Oil is no longer spewing into the Gulf of Mexico as BP choked off the flow from its ruptured undersea well. But this is only a temporary solution. The company hopes it will be able to conduct a "static kill" of the well, which should seal it for good.
Millions of gallons of oil had poured into the Gulf beginning with an explosion on April 20 of the Deepwater Horizon oil rig that killed 11 workers and led to an economic and environmental catastrophe along the U.S. Gulf Coast. The huge spill has soiled hundreds of miles of coastline, and threatens a fragile ecosystem.
Below is a timeline of the spill and its impact:
April 20, 2010—Explosion and fire on Transocean's drilling rig Deepwater Horizon licensed to BP ; 11 workers are killed. The rig was drilling in BP's Macondo project 42 miles southeast of Venice, Louisiana, beneath about 5,000 feet of water and 13,000 feet under the seabed.
April 22—The Deepwater Horizon rig, valued at more than $560 million, sinks and a five mile long oil slick is seen.
April 25—The Coast Guard says remote underwater cameras detect the well is leaking 1,000 barrels of crude oil per day. It approves a plan to have remote underwater vehicles activate a blowout preventer and stop leak. Efforts to activate the blowout preventer fail.
April 28—The Coast Guard says the flow of oil is 5,000 barrels per day (bpd) (210,000 gallons/795,000 litres)—five times greater than first estimated. A controlled burn is held on the giant oil slick.
April 29—Obama pledges "every single available resource," including the U.S. military, to contain the spreading spill. Obama also says BP is responsible for the cleanup. Louisiana declares state of emergency due to the threat to the state's natural resources.
April 30—An Obama aide says no drilling will be allowed in new areas, as the president had recently proposed, until the cause of the Deepwater Horizon accident is known. BP Chairman Tony Hayward says the company takes full responsibility for the spill and would pay all legitimate claims and the cost of the cleanup.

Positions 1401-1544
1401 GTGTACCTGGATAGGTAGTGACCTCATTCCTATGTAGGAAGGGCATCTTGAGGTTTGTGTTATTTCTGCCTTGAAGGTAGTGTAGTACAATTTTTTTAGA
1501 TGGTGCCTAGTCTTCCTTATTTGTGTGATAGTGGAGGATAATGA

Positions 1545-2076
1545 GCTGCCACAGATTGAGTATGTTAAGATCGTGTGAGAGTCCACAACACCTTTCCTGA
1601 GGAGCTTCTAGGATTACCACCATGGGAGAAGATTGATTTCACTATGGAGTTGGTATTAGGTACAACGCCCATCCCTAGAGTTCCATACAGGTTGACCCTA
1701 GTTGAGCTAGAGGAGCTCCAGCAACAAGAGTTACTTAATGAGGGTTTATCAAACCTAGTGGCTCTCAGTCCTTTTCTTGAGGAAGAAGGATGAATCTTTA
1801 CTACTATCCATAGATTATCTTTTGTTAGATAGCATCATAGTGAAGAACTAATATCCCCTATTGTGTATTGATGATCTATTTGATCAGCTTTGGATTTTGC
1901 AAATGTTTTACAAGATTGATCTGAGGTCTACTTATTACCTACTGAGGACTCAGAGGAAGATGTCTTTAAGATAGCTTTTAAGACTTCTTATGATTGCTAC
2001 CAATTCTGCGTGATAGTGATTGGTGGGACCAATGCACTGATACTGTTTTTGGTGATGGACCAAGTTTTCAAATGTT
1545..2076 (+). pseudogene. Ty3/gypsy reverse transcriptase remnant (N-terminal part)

May 2—Obama visits the Gulf Coast to see cleanup efforts first hand. U.S. officials close areas affected by the spill to fishing for an initial period of 10 days. BP starts to drill a relief well alongside the failed well, a process that could take two to three months to complete.
May 5—A barge begins towing a 98-ton containment chamber to the site of the leak. BP says one of the three leaks has been shut off by capping a valve, but that would not cut the amount of oil gushing out.
May 6—Oil washes ashore on the Chandeleur Islands off the Louisiana coast, uninhabited barrier islands that are part of the Breton National Wildlife Refuge.
May 7—BP tries to lower a containment dome over the leak, but the 100-ton device was rendered useless by a slush of frozen hydrocarbons that clogged it. A fishing ban for federal waters off the Gulf is modified, expanded and extended to May 17.
May 9—BP says it might try to plug the undersea leak by pumping materials such as shredded up tires and golf balls into the well at high pressure, a method called a "junk shot."
May 11/12—Executives from BP, Transocean and Halliburton appear at congressional hearings in Washington. Senate Energy committee chairman Jeff Bingaman says that it appeared that the explosion on the rig was due to a "cascade of errors, technical, human and regulatory. The executives blame each other's companies.
May 14—Obama slams companies involved in the spill, criticizing them for a "ridiculous spectacle" of publicly trading blame over the accident in his sternest comments yet.
May 16—BP succeeds in inserting a tube into the leaking well and capturing some oil and gas.
May 18—The U.S. nearly doubles a no-fishing zone in waters affected by the oil, extending it to 19 percent of U.S. waters in the Gulf.
May 19—The first heavy oil from the spill sloshes ashore in fragile Louisiana marshlands and part of the mess enters a powerful current that could carry it to Florida and beyond.
May 26—A "top kill" maneuver starts involving pumping heavy fluids and other material into the well shaft to stifle the flow, then sealing it with cement.
May 28—Obama tours the Louisiana Gulf coast on his second visit. "I am the president and the buck stops with me," he said. BP CEO Tony Hayward flies over the Gulf. BP says that the cost of the disaster so far is $930 million.
May 29—BP says the complex "top kill" maneuver to plug the well has failed, crushing hopes for a quick end to the largest oil spill in U.S. history already in its 40th day.
May 31—The U.S. government and BP are warning that the blown-out oil well may not be stopped until August as the company prepares a new attempt to capture leaking crude.